When 16-year-old Nimi Nanji-Simard arrived in Canada in 1972, she knew the country would be an "important new home" for her family.
Having been stripped of their citizenship and assets in Uganda, Nanji-Simard, her parents and siblings were among thousands of Asians who had just fled under the rule of then-dictator Idi Amin, even though many had lived there for generations. Canada opened its doors to approximately 7,000 of the displaced.
"We were received with so much compassion and respect," she told CBC News.
The family landed in Montreal before settling in Toronto, where her father and mother, Pyarali and Gulshan Nanji, eventually started the Nanji Family Foundation.
Through the foundation, the Nanjis made it their mission to give back to a long list of hospitals and organizations — both in the country that welcomed them and to a myriad of other international causes.
Now, to mark their 50 years in Canada — and how far they've come as a family — they're providing university scholarships to 50 young refugees across the world.
"No matter how successful one becomes, we're always aware of our roots and we know where we came from," Nanji-Simard said.
"We're so blessed to be in a country that allowed us to grow as much as we did — financially, academically, socially, in terms of our communities — it's every level."
The scholarships are made possible through the Aiming Higher campaign launched in 2020 by the United Nations High Commissioner for Refugees (UNHCR).
The UNHCR says the family's donation of $1 million will provide sorely needed funding to refugees seeking health-related university studies in their countries of asylum.
'We are all one in the same'
Nanji-Simard recalls the opportunities she was given when she first arrived to Canada — opportunities she says must be given to youth, a cohort she describes as "very vulnerable."
"We had school counselling, we had career counselling — whatever guidance we needed was always available," Nanji-Simard said.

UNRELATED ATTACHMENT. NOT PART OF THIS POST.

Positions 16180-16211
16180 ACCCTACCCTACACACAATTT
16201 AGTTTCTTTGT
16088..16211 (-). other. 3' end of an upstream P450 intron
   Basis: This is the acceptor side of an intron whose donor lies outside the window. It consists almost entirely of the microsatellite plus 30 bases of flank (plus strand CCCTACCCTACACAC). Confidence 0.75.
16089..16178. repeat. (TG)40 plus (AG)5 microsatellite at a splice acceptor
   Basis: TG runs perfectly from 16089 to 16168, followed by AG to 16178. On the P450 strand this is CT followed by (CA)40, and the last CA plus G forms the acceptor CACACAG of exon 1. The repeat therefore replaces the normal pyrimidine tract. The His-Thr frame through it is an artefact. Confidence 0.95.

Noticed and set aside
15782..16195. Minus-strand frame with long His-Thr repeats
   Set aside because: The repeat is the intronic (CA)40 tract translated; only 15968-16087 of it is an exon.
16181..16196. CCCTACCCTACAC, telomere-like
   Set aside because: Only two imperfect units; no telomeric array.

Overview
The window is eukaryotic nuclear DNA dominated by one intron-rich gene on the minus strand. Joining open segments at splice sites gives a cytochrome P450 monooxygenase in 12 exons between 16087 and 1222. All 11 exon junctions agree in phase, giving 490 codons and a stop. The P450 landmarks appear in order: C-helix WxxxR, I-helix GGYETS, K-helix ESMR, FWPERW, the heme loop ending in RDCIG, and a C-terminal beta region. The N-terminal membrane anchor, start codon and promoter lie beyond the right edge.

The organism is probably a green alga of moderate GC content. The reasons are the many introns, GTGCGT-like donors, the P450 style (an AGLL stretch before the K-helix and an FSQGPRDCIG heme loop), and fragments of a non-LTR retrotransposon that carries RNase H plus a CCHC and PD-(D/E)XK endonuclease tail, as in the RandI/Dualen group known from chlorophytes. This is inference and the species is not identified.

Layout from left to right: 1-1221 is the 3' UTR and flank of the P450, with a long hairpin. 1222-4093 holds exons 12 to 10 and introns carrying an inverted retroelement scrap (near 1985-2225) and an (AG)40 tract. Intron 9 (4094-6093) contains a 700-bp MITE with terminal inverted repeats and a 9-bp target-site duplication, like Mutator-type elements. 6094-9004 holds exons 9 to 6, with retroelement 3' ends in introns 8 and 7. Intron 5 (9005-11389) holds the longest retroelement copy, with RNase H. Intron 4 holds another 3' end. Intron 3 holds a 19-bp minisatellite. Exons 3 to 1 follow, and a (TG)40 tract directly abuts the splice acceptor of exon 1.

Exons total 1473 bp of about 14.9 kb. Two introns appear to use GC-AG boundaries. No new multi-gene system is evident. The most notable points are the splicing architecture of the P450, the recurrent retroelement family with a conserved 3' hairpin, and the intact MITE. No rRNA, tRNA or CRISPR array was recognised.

While she and her siblings were in school, her parents started buying real estate and eventually came to own Markham-based Belle-Pak Packaging Inc. It's through the success of that company that they were able to pursue philanthropy and their steadfast goal of giving opportunities — "not handouts" — to those in need.
"In my life I have learned something, that if God gives you opportunity, try to share it," Gulshan Nanji said in a statement.
"First of all, you have to make sure that you are taking care of your family, your community, and then the whole country. So, I thought we have to pay back to the country, and the world ... and for more than 20 years we have been doing this."
More than 90 million forcibly displaced people worldwide
The UNHCR hopes the Nanji family's gift will encourage others to support opportunities for young people facing forced displacement.
"It's not just the right and moral thing to do," said Levon Sevunts, a communications officer for the UNHCR. "We very often forget that refugees have the tremendous potential to give back."
Sevunts says bringing awareness to international issues is especially important now, with so much of the world's attention on the crisis of Ukraine. Data from the UNHCR shows that before the displacement of more than 13 million Ukrainians, there were already 84 million displaced people across the rest of the world.
"There are so many other issues ... Syria, Yemen, the Rohingya refugees in Bangladesh," Sevunts said.
"We have to make sure that the generosity, this incredible outpouring of support for Ukraine, doesn't come at the expense of all other crises."
Nanji-Simard agrees, calling her family's donation a "call to action."
"It's time for all of us, all Canadians, all global citizens, to realize that not everyone is as fortunate and that we can uplift lives all over the world."